Deborah Orr’s lovely article in the Guardian this week ‘Value your health: head for the inner city, and swerve the ‘burbs’ got me thinking. Her premise is that people who live in the Inner City are healthier than people, like me in Ealing, who live in the ‘burbs’. The reason? Because people in the Inner Cities walk more.
The ‘burbs’ of Ealing have wonderful opportunities for walking and active transport so I feel that the ‘burbs’ can be just as healthy, and certainly significantly more active than people who live in the countryside and rely on their car as the only form of transport.
Beyond the obvious and frequently stated advantages of active modes of transport (I’m grouping walking and cycling here) that could address a number of our nation’s ills in a stroke:
Personal benefits: Walking and cycling reduces obesity, decreases high blood pressure, and can often help with depression.
Physical benefits: Walking and cycling substantially decreases air pollution (BBC).
Business benefits: Local shops thrive as people walk and cycle to them, rather than drive to supermarkets.
There’s also compelling evidence that there are substantial social benefits to active transport in the ‘burbs’ too. The neighbours we all know in our community are the ones getting about by foot, the ones on their bikes, the ones who stop for a chat whilst walking their dogs. These are the people who are the heartbeat of their communities, encouraging social bonding, acting as the glue in our country. In fact when we examine the NHS’s ‘Five Steps to mental wellbeing’ we see that “To Connect” is number one.
It is impossible to connect with your neighbours in the ‘burbs’ if you walk out of your house straight into your car (that you obsessively) park directly outside your house. There’s no opportunity for your paths to cross with others, no casual serendipitous encounters. Not only is this having a detrimental effect on ourselves, but also on our society as a whole.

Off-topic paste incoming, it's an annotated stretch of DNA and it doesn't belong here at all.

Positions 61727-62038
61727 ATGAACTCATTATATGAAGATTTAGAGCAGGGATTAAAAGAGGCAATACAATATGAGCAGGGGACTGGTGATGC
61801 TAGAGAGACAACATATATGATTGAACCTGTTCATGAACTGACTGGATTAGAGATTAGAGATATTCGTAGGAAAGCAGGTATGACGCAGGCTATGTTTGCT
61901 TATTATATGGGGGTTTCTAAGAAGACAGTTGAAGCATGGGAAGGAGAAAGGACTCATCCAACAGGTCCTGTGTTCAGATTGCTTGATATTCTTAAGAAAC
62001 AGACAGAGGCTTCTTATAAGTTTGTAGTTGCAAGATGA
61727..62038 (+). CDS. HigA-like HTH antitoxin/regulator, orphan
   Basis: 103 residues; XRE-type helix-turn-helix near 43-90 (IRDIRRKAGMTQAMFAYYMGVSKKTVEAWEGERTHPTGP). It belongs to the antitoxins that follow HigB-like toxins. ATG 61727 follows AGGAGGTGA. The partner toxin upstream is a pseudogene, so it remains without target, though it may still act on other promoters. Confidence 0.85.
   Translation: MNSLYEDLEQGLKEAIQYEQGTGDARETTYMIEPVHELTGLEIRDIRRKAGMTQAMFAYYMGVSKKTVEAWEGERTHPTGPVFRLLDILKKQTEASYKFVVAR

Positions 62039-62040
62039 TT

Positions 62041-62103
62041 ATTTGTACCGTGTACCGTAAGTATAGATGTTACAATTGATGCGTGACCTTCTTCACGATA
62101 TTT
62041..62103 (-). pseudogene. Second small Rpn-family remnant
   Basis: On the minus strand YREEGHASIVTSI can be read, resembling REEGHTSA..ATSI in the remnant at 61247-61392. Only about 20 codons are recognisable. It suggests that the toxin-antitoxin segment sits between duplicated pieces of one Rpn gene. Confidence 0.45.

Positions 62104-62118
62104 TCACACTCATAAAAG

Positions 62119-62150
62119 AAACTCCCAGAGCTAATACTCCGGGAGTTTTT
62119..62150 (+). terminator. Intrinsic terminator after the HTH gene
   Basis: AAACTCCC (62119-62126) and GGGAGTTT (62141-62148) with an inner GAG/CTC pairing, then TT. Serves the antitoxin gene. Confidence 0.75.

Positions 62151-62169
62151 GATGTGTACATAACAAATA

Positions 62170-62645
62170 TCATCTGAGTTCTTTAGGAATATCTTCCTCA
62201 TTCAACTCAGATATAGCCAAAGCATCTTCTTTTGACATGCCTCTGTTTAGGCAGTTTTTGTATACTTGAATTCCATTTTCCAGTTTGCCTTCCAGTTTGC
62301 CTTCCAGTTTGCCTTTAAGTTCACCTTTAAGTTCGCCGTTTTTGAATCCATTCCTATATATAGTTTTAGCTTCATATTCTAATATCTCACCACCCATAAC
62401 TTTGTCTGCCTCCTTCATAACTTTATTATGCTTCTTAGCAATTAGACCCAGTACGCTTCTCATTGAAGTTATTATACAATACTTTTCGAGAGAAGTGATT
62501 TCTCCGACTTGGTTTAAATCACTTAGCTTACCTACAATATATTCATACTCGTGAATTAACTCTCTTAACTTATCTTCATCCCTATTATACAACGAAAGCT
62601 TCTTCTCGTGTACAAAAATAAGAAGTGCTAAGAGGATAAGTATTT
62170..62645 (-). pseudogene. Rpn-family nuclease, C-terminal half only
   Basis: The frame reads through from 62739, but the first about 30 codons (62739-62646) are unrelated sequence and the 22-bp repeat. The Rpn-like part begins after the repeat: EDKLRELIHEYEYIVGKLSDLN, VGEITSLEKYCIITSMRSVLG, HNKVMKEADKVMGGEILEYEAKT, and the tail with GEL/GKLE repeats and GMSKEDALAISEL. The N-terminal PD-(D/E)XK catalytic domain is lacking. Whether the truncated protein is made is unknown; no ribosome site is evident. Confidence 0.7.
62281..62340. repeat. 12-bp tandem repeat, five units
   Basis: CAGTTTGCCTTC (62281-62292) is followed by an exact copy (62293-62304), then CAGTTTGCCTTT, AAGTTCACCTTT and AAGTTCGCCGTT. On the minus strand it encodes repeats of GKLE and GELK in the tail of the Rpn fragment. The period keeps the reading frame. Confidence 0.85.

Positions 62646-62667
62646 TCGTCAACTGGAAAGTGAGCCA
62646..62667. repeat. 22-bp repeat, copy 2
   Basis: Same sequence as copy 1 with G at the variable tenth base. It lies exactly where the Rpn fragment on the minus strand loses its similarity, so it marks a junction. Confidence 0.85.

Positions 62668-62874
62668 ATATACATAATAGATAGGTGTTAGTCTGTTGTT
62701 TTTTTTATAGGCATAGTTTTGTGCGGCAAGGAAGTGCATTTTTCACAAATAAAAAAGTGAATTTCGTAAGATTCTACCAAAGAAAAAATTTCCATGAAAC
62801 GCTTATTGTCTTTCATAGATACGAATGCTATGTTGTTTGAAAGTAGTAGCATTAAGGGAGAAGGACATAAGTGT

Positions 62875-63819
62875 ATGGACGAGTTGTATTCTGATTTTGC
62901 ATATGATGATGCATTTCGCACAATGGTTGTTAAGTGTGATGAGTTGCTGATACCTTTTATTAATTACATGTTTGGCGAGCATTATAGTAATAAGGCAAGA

I believe that millions of people missing out on these community micro-interactions means we are less likely to tolerate our neighbours and this is responsible for the increase in tension and hate across the country and online.
This is a big part of Yuval Harari’s book “Sapiens”, where Yuval speculates that without the ability for humans to ‘gossip’ and interact frequently in their communities we wouldn’t have been as successful at colonising the world as we have been.
These vital micro (or as long as you like!) interactions that would have previously occurred as we walked out of homes to go to the local football game, left our houses dragging our kids on foot to the local primary school, or as we wandered down the road to pick up some food from the local shop: They’ve all been lost.
The good news is, they’re actually still there. Just a small change in behaviour has meant I rarely spend a day without bumping into one of my friends or acquaintances from my social network by accident – making me really feel part of a network – connected in the real world.
So why not give it a go next time you go to pick up your car keys or maybe try a change in behaviour once a week and see how different it makes you feel – I guarantee it will make you feel healthier, happier, more connected and have better interactions with your friends and family.
Don’t be a community ghost.